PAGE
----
“If the aggrieved party had a reasonable opportunity to appear and litigate his claim or defense, fraud occurring in the course of the proceeding is not a ground for equitable relief. The theory is that these matters will ordinarily be exposed during the trial by diligence of the party and his counsel, and that the occasional unfortunate results of undiscovered perjury or other intrinsic fraud must be endured in the interest of stability of final judgments.” (5 Witkin, Cal. Procedure (2d ed. 1971) Attack on Judgment in Trial Court, § 197, p. 3768.)
Furthermore, by exercising due diligence the Eichmans would have discovered the information they allege Fotomat concealed. All the facts the Eichmans claim they did not know until after they agreed to settle their first action were presented in the King complaint, which was filed over a year before judgment was entered in the first Eichman action. The Eichmans were acquainted with the plaintiffs in the King action as they intended to call them as expert witnesses. An inquiry of those parties or an interrogatory to Fotomat asking about other litigation with franchisees would have revealed the King complaint and the unknown facts. The Eichmans, therefore, may not avoid the finality of the first judgment because ignorance of evidence which should have been discovered does not negate the application of res judicata (McFaddin v. H.S. Crocker Co., 219 Cal.App.2d 585, 589, 33 Cal.Rptr. 389; Wick v. Wick Tool Co., 176 Cal.App.2d 677, 686–687, 1 Cal.Rptr. 531; Ruby v. Debovsky, 126 Cal.App.2d 21, 25–26, 271 P.2d 983).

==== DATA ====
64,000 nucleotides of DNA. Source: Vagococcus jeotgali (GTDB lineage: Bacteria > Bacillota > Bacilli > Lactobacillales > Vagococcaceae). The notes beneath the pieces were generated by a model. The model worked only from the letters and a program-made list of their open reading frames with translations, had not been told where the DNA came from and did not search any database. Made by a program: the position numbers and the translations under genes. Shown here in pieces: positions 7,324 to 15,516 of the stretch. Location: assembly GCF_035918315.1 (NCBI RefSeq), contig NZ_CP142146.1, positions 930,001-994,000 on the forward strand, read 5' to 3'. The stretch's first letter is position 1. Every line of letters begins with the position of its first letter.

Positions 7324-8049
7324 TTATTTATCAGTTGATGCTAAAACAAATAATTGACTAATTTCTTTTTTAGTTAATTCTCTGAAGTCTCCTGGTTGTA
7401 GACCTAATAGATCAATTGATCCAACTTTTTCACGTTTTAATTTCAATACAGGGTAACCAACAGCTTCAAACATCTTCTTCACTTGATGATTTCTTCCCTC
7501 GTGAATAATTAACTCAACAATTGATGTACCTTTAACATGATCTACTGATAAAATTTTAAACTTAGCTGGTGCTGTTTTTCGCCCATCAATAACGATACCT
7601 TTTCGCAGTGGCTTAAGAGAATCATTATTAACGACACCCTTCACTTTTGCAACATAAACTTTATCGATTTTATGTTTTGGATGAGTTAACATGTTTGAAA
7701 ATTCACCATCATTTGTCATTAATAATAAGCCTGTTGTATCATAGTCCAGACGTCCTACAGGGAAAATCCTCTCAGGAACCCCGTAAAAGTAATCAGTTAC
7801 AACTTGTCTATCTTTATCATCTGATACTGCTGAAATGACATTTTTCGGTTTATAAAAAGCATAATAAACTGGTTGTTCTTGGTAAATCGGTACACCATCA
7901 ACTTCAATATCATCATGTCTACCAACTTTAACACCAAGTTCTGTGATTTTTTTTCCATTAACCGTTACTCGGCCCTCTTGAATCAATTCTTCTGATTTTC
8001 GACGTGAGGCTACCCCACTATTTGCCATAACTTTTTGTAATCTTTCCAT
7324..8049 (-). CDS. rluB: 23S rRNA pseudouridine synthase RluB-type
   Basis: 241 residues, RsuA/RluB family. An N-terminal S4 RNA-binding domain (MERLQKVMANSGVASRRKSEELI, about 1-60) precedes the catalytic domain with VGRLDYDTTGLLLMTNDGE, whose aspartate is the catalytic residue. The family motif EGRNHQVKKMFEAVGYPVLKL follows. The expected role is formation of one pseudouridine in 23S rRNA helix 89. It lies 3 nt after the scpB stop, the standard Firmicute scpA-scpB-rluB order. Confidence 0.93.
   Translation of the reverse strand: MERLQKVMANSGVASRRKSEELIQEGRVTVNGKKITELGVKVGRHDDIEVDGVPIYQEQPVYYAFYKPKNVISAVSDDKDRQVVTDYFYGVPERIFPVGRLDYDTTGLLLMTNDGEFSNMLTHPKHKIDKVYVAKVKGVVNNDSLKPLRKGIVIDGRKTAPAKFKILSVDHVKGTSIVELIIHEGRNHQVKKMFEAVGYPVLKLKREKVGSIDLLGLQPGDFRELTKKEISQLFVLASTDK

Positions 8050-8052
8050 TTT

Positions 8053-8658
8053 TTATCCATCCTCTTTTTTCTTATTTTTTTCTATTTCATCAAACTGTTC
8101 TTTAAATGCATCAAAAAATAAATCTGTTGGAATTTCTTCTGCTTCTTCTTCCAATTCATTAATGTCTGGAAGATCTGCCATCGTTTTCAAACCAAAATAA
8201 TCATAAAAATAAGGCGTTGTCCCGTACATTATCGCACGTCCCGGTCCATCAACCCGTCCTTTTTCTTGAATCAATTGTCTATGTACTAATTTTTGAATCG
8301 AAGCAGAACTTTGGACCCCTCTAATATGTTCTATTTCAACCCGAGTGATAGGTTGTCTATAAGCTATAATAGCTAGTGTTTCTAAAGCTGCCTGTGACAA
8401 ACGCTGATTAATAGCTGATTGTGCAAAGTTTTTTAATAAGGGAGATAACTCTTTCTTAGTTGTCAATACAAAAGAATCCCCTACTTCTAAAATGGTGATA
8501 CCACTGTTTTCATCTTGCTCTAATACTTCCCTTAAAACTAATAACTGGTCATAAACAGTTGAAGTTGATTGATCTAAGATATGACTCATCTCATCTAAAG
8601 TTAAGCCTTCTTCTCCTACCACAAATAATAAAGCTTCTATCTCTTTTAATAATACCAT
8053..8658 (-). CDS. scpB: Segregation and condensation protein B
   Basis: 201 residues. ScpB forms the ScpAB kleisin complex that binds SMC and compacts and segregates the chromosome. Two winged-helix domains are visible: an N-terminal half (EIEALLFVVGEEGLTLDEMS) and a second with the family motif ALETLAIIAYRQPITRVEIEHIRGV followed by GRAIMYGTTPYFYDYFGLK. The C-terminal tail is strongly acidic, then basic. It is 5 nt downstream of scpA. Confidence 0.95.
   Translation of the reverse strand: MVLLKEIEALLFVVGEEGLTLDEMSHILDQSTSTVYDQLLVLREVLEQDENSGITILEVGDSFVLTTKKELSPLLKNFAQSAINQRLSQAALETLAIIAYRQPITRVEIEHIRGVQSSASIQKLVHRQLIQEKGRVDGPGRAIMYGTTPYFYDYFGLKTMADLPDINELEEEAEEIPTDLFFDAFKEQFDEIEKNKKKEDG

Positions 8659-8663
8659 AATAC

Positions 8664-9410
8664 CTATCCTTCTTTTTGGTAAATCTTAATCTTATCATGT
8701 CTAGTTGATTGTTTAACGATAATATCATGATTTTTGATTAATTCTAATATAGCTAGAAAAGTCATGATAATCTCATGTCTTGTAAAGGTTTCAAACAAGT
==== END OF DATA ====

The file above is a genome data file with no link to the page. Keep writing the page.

“The principles of res judicata demand that the parties present their entire case in one proceeding. ‘Public policy requires that pressure be brought upon litigants to use great care in preparing cases for trial and in ascertaining all the facts. A rule which would permit the re-opening of cases previously decided because of error or ignorance during the progress or the trial would in a large measure vitiate the effects of the rules of res judicata.’ [Citation.] Courts deny relief, therefore, when the fraud or mistake is ‘intrinsic’; that is, when it ‘goes to the merits of the prior proceedings, which should have been guarded against by the plaintiff at that time.’ ” (Kulchar v. Kulchar, supra, 1 Cal.3d 467, 472–573, 82 Cal.Rptr. 489, 462 P.2d 17.)